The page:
Faron's Flamingos was one of the most promising Liverpool outfits never to have a hit, even locally, this despite the fact that its members came from and went to some successful and much better remembered bands. Originally linking up under the name the Ravens (aka Robin & the Ravens) in 1959, when few people over the age of 20 even in Liverpool were paying much attention to the city's music scene, their initial lineup was Nicky Crouch (guitar, vocals), Billy Jones (guitar, vocals), Eric London (bass), and Trevor Morais (drums). Bill Ruffley (aka Faron Ruffley), who had previously sung with the Tempest Tornados, came in as lead singer two years later -- it was legendary Liverpool DJ Bob Wooler who reportedly suggested Faron's Flamingos as a successor name in 1961. Their lineup was in a state of flux almost from the get-go, with Eric London and Billy Jones exiting in 1962 -- Dave "Mushy" Cooper, late of the Liverpool group the Undertakers, succeeded London on bass and guitarist/singer Paddy Chambers joined soon after. The group had long held a reputation for a wild and exciting stage act, featuring comedic acrobatics by Faron and Morais, and they were sufficiently successful to tour France in 1962, before the Liverpool beat boom had even taken hold. By early 1963, their lineup had changed again, with Cooper exiting and Faron taking over on bass, in addition to being lead singer. The group somehow almost managed to miss the beat explosion that came up in the wake of the Beatles' initial success. At a point where any four guys with instruments were getting screened for studio auditions, Faron's Flamingos just got in under the wire, recording "Let's Stomp," "So Fine," and "Talkin' 'Bout You," all reasonably powerful, thumping pieces of rock & roll, for the multi-artist album This Is Merseybeat.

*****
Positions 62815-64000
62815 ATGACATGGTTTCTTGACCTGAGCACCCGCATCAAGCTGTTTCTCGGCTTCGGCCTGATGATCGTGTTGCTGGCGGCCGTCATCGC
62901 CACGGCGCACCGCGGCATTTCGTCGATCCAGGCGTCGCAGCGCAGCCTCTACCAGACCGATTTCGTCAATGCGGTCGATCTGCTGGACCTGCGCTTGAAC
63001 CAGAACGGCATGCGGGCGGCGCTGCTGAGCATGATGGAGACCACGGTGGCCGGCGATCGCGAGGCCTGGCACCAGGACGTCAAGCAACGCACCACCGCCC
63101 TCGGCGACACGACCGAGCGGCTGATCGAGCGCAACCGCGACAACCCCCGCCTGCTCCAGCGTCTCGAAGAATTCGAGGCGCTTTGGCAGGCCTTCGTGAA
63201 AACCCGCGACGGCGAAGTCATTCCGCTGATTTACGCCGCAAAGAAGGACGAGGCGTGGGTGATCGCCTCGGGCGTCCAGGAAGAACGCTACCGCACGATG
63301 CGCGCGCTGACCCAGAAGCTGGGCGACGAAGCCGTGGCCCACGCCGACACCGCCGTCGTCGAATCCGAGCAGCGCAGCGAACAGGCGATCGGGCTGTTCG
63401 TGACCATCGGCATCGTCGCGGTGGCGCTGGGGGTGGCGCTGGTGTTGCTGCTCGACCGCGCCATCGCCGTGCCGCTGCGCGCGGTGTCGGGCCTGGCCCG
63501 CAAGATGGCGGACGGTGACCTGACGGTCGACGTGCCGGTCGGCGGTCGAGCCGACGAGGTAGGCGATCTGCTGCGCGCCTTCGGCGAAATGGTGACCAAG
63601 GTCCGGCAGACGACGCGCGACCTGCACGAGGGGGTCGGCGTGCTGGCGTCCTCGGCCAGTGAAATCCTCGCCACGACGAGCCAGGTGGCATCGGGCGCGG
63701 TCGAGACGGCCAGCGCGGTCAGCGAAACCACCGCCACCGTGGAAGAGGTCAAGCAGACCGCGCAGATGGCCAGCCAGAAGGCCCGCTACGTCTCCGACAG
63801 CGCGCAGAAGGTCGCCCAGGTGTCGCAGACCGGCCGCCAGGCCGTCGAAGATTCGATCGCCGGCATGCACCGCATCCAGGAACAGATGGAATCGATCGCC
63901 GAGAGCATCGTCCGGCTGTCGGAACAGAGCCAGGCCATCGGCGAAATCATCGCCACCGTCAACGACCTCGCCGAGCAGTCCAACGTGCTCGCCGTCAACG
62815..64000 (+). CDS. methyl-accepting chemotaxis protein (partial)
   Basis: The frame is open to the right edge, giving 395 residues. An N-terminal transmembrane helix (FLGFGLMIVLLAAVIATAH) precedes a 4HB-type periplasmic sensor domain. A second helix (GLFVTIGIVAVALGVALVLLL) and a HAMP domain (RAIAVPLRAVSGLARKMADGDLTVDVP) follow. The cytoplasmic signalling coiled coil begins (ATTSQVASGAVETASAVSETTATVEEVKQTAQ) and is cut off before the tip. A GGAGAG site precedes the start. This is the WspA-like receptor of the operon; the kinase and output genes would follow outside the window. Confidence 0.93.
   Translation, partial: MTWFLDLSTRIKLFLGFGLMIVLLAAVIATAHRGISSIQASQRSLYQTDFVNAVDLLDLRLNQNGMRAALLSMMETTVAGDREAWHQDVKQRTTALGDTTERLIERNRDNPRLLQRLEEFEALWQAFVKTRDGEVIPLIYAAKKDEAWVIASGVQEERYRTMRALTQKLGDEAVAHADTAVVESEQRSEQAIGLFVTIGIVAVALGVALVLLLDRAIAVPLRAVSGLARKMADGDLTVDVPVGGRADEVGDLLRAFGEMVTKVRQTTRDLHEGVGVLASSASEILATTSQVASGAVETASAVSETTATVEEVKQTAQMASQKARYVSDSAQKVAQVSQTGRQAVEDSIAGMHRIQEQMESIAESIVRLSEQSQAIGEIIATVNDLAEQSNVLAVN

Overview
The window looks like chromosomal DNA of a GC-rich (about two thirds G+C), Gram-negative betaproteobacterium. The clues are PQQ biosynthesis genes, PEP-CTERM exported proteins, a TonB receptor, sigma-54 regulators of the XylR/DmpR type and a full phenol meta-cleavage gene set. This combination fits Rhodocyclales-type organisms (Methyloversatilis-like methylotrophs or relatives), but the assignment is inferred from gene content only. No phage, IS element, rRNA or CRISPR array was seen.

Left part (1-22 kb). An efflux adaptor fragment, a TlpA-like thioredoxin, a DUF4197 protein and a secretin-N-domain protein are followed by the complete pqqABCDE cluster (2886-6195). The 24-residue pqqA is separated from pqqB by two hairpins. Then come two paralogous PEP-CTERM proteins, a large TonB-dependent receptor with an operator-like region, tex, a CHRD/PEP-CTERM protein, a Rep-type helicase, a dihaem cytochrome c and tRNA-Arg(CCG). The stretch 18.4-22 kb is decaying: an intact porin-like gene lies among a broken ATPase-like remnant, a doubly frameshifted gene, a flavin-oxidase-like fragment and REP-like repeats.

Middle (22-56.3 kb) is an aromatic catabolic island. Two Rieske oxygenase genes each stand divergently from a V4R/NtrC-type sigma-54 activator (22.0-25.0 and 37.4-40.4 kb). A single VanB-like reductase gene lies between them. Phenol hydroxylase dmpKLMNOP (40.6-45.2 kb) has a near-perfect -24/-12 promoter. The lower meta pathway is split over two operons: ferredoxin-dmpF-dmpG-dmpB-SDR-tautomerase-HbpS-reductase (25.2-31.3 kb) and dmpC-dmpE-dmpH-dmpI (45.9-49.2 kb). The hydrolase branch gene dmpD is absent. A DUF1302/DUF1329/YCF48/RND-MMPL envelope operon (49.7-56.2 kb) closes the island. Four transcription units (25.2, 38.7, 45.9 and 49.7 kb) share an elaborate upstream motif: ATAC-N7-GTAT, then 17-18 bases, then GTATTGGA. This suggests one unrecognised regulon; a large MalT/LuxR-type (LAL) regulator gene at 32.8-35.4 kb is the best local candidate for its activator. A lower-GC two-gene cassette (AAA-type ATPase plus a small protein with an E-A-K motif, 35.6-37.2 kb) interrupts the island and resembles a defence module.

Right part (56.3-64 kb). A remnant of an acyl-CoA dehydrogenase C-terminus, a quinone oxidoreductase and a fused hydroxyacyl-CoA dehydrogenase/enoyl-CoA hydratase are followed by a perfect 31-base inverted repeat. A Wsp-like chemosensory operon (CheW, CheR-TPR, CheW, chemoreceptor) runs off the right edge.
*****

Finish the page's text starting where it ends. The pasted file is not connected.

They also got a short-lived contract with Oriole Records, the largest independent label in England, and their August 1963 single of "Do You Love Me" was reputedly the first Liverpool 45-rpm release of a Motown song, but Oriole unwisely put it out initially as the B-side of "See If She Cares." Within a matter of days, Brian Poole -- allegedly coaxing the words out of Faron at a tavern -- had covered the same song (less competently) as part of Brian Poole & the Tremeloes for England's Decca Records, and scored a major hit (though even their rendition was eclipsed by the Dave Clark Five's version). The group's October 1963 release of "Shake Sherry" b/w "Give Me Time" did no better, and by the end of the following month, they'd decided collectively to pack it in. Faron and Paddy Chambers became members of the second lineup of the Big Three (another Liverpool group, much bigger, that also never made it), Nicky Crouch became a member of the Liverpool band the Mojos, and Trevor Morais achieved success with the jazz-based trio the Peddlers. Faron, who had been known in the local music press as "the Panda-footed Prince of Prance" for his flamboyance on-stage, re-formed a version of Faron's Flamingos in 1965 and made a career in France until the late '60s, and in subsequent years had a Liverpool version of the band that included ex-Undertakers saxman Brian Jones. Faron was later sidelined by serious health problems, though he remains well-liked in Liverpool and has performed on rare occasions. Faron's Flamingos remains one of the most intriguing footnotes of the Merseybeat boom. They enjoyed a very brief, faint flash of international recognition alongside the Undertakers, Lee Curtis & the All Stars, Rory Storm & the Hurricanes, etc., in the mid-'70s when -- amid the boom of interest in '60s sounds, including the early British beat era -- various singles and anthologies devoted to the Merseybeat scene were reissued, most notably British United Artists' double-LP Merseybeat 1962-1964.